Scotland’s largest independent wines and spirits merchant is to close its regional depot in Milnathort, Kinross-shire, blaming the SNP’s new drink-driving laws.
All 29 employees at the Inverarity Morton (IM) depot, operated by are being offered posts at the firm’s new headquarters in Glasgow.
IM’s managing director, Stephen Russell, cited the lower drink-driving limit, cut from 35 microgrammes per 100 millilitres of breath to just 22 before Christmas 2014, one of the lowest limits in Europe, as a key factor in the decision.
He said: The last 12 months haven’t been easy for the licensed trade.
“A lot of businesses are counting the cost of the aftermath of the new drink-drive legislation in Scotland and continued slow economic recovery. Poor trading has had a knock-on effect on our business.”
The firm’s commercial director Ian Cumming said the drinks market in Scotland was down by 10 per cent as a result of the new drink-driving law.
He said: “Business from people having a pint after a round of golf or a glass of wine with a restaurant meal has been decimated.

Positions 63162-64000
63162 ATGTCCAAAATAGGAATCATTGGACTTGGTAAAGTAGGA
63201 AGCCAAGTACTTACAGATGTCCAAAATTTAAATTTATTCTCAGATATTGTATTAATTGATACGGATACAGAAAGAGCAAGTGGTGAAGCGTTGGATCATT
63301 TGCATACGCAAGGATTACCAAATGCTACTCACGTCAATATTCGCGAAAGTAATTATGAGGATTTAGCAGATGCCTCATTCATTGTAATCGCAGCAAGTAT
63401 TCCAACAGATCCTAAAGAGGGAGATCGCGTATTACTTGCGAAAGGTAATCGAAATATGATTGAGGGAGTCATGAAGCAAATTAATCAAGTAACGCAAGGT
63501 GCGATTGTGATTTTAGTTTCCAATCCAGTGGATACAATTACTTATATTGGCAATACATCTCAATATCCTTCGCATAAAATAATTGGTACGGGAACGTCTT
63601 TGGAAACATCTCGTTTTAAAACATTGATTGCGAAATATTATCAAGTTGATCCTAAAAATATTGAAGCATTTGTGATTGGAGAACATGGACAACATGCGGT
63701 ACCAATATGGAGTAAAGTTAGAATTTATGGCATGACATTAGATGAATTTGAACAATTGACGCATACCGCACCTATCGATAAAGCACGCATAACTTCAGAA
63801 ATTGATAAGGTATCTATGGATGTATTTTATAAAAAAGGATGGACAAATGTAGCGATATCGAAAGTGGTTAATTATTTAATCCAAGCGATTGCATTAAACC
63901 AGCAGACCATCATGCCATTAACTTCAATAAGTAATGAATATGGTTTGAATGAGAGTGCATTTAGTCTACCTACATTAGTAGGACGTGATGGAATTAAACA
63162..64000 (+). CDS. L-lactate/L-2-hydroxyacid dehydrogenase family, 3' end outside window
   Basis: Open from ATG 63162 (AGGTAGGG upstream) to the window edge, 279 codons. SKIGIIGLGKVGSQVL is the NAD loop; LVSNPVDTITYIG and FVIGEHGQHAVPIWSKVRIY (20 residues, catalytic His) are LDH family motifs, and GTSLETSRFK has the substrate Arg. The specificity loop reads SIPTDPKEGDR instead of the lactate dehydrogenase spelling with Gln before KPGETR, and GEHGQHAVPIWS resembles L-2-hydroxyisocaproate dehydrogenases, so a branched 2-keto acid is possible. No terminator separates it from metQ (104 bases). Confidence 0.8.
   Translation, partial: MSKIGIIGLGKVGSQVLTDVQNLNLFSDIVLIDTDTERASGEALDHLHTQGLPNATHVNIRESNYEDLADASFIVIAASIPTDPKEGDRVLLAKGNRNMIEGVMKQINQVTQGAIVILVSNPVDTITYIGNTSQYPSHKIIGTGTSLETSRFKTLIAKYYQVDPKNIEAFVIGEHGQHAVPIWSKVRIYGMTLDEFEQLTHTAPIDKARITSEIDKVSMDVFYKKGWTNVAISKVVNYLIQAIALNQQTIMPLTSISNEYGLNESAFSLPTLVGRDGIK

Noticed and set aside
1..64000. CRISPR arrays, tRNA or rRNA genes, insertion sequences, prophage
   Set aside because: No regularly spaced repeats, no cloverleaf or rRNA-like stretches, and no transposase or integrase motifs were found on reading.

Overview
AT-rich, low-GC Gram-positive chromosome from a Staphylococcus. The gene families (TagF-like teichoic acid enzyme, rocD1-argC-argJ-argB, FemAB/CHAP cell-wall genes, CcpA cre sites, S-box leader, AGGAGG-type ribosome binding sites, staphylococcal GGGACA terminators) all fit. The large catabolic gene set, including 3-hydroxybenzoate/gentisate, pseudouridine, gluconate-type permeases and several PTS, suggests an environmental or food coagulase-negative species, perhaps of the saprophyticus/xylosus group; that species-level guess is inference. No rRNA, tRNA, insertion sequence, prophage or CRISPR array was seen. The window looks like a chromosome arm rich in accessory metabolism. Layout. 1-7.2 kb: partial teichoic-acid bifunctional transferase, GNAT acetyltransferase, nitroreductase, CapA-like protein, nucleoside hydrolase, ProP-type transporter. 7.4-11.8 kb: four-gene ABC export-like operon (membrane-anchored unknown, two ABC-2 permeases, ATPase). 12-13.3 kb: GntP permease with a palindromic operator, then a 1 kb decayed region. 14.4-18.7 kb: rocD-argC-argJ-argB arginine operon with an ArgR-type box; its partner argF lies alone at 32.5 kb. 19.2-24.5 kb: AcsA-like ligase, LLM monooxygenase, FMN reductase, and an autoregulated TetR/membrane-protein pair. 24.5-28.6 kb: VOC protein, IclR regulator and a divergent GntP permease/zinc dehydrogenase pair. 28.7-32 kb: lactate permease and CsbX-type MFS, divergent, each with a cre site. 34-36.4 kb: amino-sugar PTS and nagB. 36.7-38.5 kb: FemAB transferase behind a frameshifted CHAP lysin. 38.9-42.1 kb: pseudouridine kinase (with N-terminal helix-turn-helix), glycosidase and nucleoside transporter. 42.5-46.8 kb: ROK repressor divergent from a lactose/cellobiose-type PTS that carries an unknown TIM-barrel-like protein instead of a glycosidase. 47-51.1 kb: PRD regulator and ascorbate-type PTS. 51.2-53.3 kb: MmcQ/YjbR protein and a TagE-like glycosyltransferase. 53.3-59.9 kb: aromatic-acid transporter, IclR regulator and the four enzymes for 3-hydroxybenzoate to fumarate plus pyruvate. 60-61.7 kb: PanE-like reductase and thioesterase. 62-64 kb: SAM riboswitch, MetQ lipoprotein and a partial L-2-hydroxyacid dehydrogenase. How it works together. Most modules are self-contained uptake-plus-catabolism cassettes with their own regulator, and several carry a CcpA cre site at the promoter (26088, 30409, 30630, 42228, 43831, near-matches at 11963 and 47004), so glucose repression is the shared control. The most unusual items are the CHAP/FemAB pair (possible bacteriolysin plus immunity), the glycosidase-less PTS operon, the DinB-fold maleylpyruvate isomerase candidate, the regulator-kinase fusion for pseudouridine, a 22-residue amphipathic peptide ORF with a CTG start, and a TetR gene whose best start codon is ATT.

“The whole industry has suffered and that has been a factor in our situation.”
The move follows a full business audit conducted to identify ways to cut costs without compromising service.
The Milnathort depot came with IM’s acquisition of Forth Wines in 2013.
Mr Russell said: “At the time of the acquisition, having a second depot was invaluable because we were bursting at the seams.”
IM will begin a consultation process with affected staff, hoping to minimise redundancies, and the company said there will be no net job losses across the business.
The management are looking at measures, including relocation packages, for the 29 Milnathort employees in telesales, admin, warehousing and marketing.
Some have up to 40 years’ service.
The closure will be phased between March and May, and the 75,000sq ft Milnathort site will eventually be put up for sale.